Media Savvy, Not Censorship
YOU wouldn't know it from Sen. Bob Dole's drive-by attack on Hollywood, but most people in Hollywood don't like media violence, either.
Last year a poll by US News & World Report found that 87 percent of Hollywood workers said media violence is at least a contributing factor to violence in America. Fifty-eight percent said they avoided violent programs themselves and 76 percent stopped or discouraged their children from watching.
The entertainment industry doesn't freely choose to make violent programs. It isn't primarily a matter of "artistic freedom": It's simply a matter of money, the global free market that both Republicans and Democrats love to praise. Violent television programs actually don't do well in the domestic ratings. But their cartoon-like simplicity and lack of complex dialogue makes them much easier to re-sell around the world. A study of prime-time programs from 1988 to 1993 found that violent programs in the United States averaged a 19.7 percent share, while nonviolent programming averaged 27.7 percent.
Another study, covering 365 programs, found that crime-action series made up one-sixth of programs shown only in the US, but nearly half of those are exported. Because they're being bought for re-broadcast, they're far cheaper than original programming. Thus, both here and abroad, violence holds less appeal for audiences but more appeal for the bottom line.
This problem of "market efficiencies" is hardly limited to violence in the media. Child labor, unsafe working conditions, and lack of pollution controls all reduce product costs and increase competitiveness, but damage the community. At least since President Teddy Roosevelt started trust-busting, America has sought means of democratic regulation to preserve the market while limiting its tendency to damage the public good. Our system of rating movies and placing warning labels on compact discs are examples of this approach, in contrast to the repressive, dictatorial tradition of censorship.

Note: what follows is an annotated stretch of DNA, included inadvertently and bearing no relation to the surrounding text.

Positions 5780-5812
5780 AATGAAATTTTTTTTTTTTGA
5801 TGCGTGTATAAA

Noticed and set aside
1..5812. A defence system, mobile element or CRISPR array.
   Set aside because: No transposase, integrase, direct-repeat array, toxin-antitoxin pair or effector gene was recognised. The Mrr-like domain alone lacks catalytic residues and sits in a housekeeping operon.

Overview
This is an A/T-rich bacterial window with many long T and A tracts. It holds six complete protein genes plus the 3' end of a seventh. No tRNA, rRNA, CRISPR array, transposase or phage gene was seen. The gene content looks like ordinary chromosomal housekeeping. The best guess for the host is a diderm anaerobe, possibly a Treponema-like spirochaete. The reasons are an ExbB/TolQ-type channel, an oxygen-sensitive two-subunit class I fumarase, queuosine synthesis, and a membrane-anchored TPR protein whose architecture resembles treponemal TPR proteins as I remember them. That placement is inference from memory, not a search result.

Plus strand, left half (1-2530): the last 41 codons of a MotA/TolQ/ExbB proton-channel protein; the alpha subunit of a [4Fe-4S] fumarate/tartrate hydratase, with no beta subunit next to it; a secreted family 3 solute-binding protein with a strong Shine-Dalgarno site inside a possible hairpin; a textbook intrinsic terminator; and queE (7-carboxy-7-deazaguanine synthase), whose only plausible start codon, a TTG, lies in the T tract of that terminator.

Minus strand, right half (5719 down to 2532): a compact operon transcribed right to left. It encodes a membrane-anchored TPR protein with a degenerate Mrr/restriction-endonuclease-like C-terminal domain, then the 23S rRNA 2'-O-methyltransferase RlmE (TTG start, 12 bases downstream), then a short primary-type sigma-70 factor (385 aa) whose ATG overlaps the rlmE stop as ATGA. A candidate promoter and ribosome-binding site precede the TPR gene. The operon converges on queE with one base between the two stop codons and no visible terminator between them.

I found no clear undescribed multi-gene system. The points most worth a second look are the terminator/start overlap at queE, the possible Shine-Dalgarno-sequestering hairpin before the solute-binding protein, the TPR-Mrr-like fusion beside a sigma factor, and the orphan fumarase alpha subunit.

A more-comprehensive version of this approach is advocated by George Gerbner, former dean of the Annenberg School of Communication in Philadelphia. Mr. Gerbner is the founder of the Cultural Environment Movement, a broad coalition expressing the social concerns of many groups, inside Hollywood as well as out. "For the first time in human history," Gerbner points out, "most of the stories about people, life, and values are told not by parents, schools, churches, or others in the community who have something to tell, but by a group of distant conglomerates that have something to sell. ... The roles children grow into are no longer homemade, hand-crafted, community inspired. They are products of a complex, integrated, and globalized manufacturing and marketing system."
Media violence is just one symptom of the underlying problem. If we want to solve it, we must return the media to community control. This means teaching media literacy and activism and developing the critical capacities of citizens and their ability to talk back to the media. It means allowing the media to diversify, just as literature has diversified with writers like Tony Morrison and Maya Angelou. It means diversifying the stories being told, the roles available, and the people involved - on the air and off.
And it means diversifying, not destroying, the outlets available - including cable access and noncommercial broadcasting. After all, if it's nonviolent children's programming you want, the last thing you should do is destroy public television.